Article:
We proceeded to the platform, where we nearly boarded the wrong train - that being the train to Charles de Gaulle Ecoile (as opposed to the Charles de Gaulle airport), but luckily, after much hesitation, we were able to reason our way through to the correct train. We arrived at the airport without further incident, and after stopping at the information desk, we made our way to the Avis car rental. We loaded our bags in the car and I took a few minutes to study the map, while Mark attempted to get the a/c cranked up (it was another 80* day in Paris). Not only did the a/c fail to work, the fan did not run at all. So, Mark went back to the counter to switch cars - we ended up with an Opel Vectra (a 2-car upgrade from our reservation), but the down-side is that it smells horribly of cigarette smoke. However, another plus is that it is equipped with a GPS navigational system, which now makes my job as navigator redundant - I never thought I would be replaced by a sexy British female accent!
Anyway, without further ado, we got checked in at Auberge la Lucarne aux Chouettes, (the Owl's Nest, owned by Leslie Caron) in Villeneuve-sur-Yonne. We went out to explore the town and enjoyed a sunset walk along the river, followed by dinner at an Italian bistro. The food was delicious and we will probably try it again tomorrow!
The Auberge (Inn) itself is a bit of a disappointment. It is acceptable,
but we expected it to be a bit higher on the luxury scale. Our room (there
are only 4 in the entire auberge) is called "The Suite", because
it is two rooms joined together. This means that the room is quite spacious,
which is unheard of by European standards. The bed is a king-size bed and
very comfortable, but the bathroom is lacking a bit, both in size and quality.
The view of the Yonne river is quite nice though. We have definitely stayed
in far worse establishments, but we have also stayed in far superior ones
as well. The dining room is truly gorgeous with much of the original detail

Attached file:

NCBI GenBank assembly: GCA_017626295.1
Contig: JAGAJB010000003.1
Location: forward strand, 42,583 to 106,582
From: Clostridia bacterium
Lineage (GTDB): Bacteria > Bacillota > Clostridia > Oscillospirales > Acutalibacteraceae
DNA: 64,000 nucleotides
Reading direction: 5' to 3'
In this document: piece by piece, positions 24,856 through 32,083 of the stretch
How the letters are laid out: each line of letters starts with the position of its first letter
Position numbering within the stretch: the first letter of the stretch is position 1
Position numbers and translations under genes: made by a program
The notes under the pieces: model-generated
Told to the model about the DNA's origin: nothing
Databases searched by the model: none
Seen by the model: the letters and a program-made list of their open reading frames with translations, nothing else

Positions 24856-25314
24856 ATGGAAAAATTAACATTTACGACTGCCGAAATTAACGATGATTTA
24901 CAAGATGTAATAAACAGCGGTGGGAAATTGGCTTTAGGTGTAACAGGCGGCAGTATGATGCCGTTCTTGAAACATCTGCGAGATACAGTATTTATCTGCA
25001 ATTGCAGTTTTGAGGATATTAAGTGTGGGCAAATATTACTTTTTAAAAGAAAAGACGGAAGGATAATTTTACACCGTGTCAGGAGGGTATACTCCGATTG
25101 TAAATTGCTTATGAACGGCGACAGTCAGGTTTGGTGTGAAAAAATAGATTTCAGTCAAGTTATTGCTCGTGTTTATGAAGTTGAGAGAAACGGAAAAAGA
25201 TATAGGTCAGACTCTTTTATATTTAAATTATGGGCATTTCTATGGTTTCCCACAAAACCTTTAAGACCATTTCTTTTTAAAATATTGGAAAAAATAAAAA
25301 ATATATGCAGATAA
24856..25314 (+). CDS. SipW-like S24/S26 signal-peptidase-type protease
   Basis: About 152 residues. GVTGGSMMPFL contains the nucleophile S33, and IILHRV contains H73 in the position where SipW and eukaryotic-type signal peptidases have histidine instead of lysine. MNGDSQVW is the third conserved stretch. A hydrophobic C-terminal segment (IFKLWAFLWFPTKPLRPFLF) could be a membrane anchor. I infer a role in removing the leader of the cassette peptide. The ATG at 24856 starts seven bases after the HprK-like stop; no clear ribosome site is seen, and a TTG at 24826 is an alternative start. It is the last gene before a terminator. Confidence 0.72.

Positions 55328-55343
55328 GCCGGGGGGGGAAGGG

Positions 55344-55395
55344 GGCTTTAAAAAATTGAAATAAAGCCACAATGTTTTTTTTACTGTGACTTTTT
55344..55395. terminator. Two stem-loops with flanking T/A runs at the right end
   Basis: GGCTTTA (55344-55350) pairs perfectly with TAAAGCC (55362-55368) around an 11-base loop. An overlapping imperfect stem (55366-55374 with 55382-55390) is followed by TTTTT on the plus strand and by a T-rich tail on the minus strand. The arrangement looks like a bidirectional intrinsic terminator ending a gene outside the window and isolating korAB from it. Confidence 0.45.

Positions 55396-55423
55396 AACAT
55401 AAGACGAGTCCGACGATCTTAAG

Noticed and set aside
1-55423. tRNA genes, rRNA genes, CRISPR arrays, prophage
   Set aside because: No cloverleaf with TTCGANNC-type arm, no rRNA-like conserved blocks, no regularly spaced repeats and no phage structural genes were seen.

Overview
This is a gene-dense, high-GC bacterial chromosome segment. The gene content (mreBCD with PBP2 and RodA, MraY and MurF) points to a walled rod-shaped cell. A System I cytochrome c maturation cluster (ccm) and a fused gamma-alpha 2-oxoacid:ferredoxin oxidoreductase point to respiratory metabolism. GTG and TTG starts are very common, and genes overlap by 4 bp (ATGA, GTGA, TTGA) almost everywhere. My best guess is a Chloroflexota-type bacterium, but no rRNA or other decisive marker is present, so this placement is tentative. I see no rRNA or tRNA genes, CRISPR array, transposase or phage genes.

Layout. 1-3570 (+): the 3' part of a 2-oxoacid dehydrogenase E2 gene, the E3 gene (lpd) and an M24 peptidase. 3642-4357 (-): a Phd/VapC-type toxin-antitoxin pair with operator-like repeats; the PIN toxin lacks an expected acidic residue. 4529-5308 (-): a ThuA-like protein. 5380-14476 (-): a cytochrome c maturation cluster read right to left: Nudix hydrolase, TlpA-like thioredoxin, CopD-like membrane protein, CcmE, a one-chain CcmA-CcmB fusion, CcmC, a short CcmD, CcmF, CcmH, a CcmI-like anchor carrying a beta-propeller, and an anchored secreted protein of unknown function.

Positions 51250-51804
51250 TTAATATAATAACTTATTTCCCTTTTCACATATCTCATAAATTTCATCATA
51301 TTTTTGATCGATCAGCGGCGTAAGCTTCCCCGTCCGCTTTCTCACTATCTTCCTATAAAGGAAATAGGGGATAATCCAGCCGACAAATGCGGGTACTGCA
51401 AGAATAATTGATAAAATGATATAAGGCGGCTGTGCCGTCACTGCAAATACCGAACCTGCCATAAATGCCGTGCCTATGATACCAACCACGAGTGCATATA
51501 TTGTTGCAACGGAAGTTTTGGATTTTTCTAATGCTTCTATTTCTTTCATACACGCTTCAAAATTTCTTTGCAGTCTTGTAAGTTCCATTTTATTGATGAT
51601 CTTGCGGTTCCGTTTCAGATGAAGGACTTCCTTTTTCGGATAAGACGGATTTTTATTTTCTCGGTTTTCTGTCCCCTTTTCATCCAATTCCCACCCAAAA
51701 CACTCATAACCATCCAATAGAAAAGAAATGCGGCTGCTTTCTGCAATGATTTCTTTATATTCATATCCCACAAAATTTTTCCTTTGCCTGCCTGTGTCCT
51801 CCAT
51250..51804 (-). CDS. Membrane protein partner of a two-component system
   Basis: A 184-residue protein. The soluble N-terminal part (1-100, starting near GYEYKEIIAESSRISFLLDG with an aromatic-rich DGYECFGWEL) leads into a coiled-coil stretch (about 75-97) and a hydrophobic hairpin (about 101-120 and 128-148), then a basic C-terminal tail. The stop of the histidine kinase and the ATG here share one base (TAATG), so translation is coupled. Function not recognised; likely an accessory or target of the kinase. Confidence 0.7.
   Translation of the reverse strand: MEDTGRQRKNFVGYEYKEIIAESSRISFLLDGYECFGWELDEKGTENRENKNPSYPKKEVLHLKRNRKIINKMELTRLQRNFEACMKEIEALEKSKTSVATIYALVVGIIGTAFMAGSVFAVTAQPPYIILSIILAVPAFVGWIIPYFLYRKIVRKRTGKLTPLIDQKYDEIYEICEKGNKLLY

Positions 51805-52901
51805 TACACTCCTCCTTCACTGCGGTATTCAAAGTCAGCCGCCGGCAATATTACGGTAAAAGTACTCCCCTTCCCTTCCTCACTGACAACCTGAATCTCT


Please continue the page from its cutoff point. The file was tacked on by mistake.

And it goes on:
of the building preserved.
Our sense is that the village is a very affluent bedroom-community of Paris, as it is only 90 miles outside of the city, with regular train service. The population can't be more than a couple of thousand, but we counted 4 banks, at least a dozen hair salons, a very high-end bicycle shop (average price about Euro 1,500) and a BMW motorcycle dealership all within abut 4 square blocks- need we say more?
This morning, we got a local map from reception, and set out to explore the famous "Chablis" wine region. We drove through a multitude of small towns, but unfortunately, this not being the height of the tourist season, none of the tasting rooms and sales centers of these smaller vintners was open. Luckily, this was not the case in the town of Chablis itself - nearly all of the tasting rooms were open, and we chose one at the edge of town, where we were the only customers. After tasting a 1999 Premiere Cru, we purchased a bottle. Then, we stopped in at the "Chablis Bar" for refreshments (it was another extraordinarily hot day in France).
We programmed the navigational system in the car to bring us back via secondary roads and the scenery was really beautiful. The route took us along the Canal de Bourgogne for quite a ways, with its system of locks for boat navigation. We passed through the towns of Tonnerre, St. Florentin and Joigny, just to name a few, before arriving back at Villeneuve-sur-Yonne.
Evening rolls around and our thoughts turn to dinner. Hmmm, we think, why don't we just try that Italian place across the street where we ate last night (I told you we would be back!)?? 7:45 and it is not open...Ok, let's try the place where we had refreshments yesterday - they serve food...Not open either...Okay, there was that other place behind the church that we saw on our walk around town...Chairs are on the tables already...How about we just pick something up from the market and make a sandwich...CLOSED...Oh no, we're going to starve!...Saved by the little market that stays open until 9:00, we dash in for a package of cold cuts and a half-loaf of bread. This is an obvious reminder of midweek life in small town Europe - you just never know what to expect after 6:00.